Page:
Why you should care
Your body heat, in-store Web surfing and general proximity are all being tracked and tallied by retail stores upping their game to battle online nemeses.
They may be old-school, but brick-and-mortar retailers are tracking you in ways the NSA might admire. Whether it’s video surveillance, in-store Wi-Fi monitoring, heat mapping or geosensors, traditional retailers are discovering technology’s value in combatting the spawn of technology: online retailers.
Heat-mapping can monitor shoppers’ movements to determine what they’re drawn to, even if they don’t make a purchase.
When Amazon.com launched in 1995, old-line retailers suddenly faced a burgeoning threat few had foreseen, much less planned how to counter. Increasingly sophisticated analytics tools now are enabling retailers to better cater to in-store customers by tracking foot traffic and shopping behavior, effectively deploying employees within areas of a store, and scheduling them during peak hours.
More than 1 trillion data points are harvested annually from 500 million-plus shoppers through 65,000 in-store sensors.
“Everyone rushed to judgment saying physical stores were going to be dead,” says Ed Cleary, publisher of Retailtouchpoints.com, which offers guidance and insights for retailing executives. “Retailers that provide a good in-store experience, one-on-one interaction with staff and strong loyalty programs with targeted offers will be around for years to come.”
Whether consumers shop online or at a mall, retailer success weighs heavily on gauging and responding to their behavior. The scope of brick-and-mortar’s recent technology adoption is broad. Among the data that retail stores can now glean and connections they can make:
- Geomapping via smartphone apps can alert retailers when a customer is approaching their store’s front door and send them special-offer coupons as they cross over the threshold.
- Heat-mapping can monitor shoppers’ movements within a store to determine what areas and inventory customers are most drawn to, even if they don’t make a purchase.
- In-store Wi-Fi connections offer information on specific products on the shelves — and also can reveal what online retailers and review sites shoppers call up during their visits.
- Video-surveillance cameras can determine which window displays attract what percentage of shoppers walking by a storefront, the gender and rough age of individual shoppers, and what products they are drawn to.
- “Sales conversion” comparisons between individual stores may show 65 percent of shoppers make a purchase, yet 80 percent do at another, allowing further analysis to gauge if it’s customer demographics, staffing levels, product offerings and inventory, or promotions that account for the difference.
“It really gives retailers a comprehensive view of what goes on inside their walls,” says Chitra Balasubramanian, vice president of insights at RetailNext, a leading in-store analytics firm. “They’re able to stay up-to-date on the individual-store level and the aggregate level, by regions, and even factor weather in.”
RetailNext collects and analyzes data streams for 100-plus, brand-name retailers and consumer-goods producers, to the tune of more than 1 trillion data points harvested annually from 500 million-plus shoppers through 65,000 in-store sensors.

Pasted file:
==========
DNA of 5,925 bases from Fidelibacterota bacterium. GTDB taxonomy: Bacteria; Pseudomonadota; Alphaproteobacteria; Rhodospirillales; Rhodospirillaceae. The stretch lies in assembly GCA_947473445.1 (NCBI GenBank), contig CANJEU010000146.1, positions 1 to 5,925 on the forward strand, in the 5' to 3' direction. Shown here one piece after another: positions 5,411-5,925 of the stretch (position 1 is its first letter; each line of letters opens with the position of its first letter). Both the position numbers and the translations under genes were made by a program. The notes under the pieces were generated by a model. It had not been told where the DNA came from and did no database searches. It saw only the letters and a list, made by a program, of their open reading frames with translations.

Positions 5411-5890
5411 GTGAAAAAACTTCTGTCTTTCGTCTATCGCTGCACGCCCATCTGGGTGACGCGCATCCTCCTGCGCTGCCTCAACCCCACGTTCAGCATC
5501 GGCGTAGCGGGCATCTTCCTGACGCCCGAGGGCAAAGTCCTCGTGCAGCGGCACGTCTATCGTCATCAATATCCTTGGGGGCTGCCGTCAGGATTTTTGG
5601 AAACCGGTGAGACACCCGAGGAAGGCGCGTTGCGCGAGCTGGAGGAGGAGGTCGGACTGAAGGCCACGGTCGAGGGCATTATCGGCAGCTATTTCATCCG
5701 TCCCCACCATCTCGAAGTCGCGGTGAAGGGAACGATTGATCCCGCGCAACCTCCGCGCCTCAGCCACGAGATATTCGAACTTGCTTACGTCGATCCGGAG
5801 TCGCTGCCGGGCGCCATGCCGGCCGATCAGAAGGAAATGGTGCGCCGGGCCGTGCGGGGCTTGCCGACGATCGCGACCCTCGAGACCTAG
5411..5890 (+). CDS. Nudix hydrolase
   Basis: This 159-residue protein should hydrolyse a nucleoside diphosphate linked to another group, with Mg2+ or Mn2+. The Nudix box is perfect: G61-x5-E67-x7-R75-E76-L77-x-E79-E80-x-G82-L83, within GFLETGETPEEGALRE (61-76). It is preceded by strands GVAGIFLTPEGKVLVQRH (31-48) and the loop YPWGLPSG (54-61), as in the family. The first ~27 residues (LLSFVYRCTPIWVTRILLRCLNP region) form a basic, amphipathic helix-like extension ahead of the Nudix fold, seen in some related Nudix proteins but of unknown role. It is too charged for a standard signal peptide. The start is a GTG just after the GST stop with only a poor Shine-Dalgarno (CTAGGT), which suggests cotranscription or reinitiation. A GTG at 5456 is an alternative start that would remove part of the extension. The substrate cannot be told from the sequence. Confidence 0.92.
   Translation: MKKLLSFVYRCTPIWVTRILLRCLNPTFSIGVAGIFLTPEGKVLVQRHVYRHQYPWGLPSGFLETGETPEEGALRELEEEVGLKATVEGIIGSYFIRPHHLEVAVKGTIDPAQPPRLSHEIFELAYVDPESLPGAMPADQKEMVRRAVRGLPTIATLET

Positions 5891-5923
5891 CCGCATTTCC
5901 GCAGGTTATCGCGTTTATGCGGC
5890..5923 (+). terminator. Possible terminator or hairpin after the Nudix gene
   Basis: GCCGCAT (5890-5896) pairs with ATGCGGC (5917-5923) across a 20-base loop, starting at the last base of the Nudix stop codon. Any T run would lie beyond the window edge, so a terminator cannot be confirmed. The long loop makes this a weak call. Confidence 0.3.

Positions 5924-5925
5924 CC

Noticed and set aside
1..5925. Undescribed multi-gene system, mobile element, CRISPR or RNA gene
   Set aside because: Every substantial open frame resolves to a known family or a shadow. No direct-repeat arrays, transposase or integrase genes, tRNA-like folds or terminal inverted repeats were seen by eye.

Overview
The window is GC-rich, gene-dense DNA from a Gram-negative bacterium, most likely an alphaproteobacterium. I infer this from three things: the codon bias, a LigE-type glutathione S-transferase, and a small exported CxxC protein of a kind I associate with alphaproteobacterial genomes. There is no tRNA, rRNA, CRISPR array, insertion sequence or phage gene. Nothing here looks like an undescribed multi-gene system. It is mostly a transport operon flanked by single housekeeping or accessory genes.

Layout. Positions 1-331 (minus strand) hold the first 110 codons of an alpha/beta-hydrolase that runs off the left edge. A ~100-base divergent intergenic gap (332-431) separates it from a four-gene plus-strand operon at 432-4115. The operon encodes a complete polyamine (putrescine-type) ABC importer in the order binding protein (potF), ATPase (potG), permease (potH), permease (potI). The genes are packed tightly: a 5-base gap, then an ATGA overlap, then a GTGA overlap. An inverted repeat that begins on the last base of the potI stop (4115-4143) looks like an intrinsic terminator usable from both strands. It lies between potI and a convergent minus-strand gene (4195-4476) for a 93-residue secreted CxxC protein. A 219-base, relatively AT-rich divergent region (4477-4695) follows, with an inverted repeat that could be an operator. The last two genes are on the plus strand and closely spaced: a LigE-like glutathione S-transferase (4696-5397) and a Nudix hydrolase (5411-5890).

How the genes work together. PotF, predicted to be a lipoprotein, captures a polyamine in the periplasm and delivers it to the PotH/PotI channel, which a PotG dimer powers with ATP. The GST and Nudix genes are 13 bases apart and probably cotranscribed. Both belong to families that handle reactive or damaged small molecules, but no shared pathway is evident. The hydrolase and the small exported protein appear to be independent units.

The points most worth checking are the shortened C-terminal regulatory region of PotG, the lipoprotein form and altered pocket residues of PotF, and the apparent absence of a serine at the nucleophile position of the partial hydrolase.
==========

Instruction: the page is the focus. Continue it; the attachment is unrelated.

After contracting for RetailNext’s services, retailers typically see a 6 to 8 percent sales increase in the first year, Balasubramanian says. “It often starts with correcting a misalignment between staffing and traffic; simply moving staff from one day to another has led to [sales] improvements.”
In-store Wi-Fi systems also help unify retailers’ brick-and-mortar and online environments, allowing shoppers to see what products in a certain category are available beyond what’s on the shelves — and order whatever may be out-of-stock on the shelf.
It allows management to optimize their labor force by better dispatching employees.
Brickstream, another leading retail-analytics firm, monitors 25 to 30 checkout lanes at 350 superstores in terms of customer wait time and transaction time, and feeds the data to a real-time dashboard. When combined with monitoring customers entering the store, and factoring in average shopping time, store managers can determine when they need to add cashiers 10 to 30 minutes in advance.
“That not only provides great customer service, it also allows management to optimize their labor force by better dispatching employees,” says Brickstream Chief Executive Steve Jeffrey.
Despite gloomy predictions at the turn-of-the-century, brick-and-mortar retail sales in the U.S. are only down about 10 percent overall from that time and are currently growing at an annual percentage rate in the high single digits, Jeffrey says. While much of that owes to continuing economic growth, it also owes to traditional retailers employing technology to stem their sliding market share.
A key indicator that retail stores’ position vs. that of their online competitors is improving: Cleary heard little discussion at the just-completed National Retail Federation convention about “showrooming,” where shoppers come into stores to view and handle merchandise — and then comparison-price shop and purchase online. “No one was talking about showrooming because retailers are finding more ways through analytics to combat it.”
If all the data-crunching keeps paying off, the day may not be far off when no sooner do you stop to wonder how much is that stuffed doggie in the window than your ideal price pops up on the sale sign — and a store clerk is placing a pup in your arms.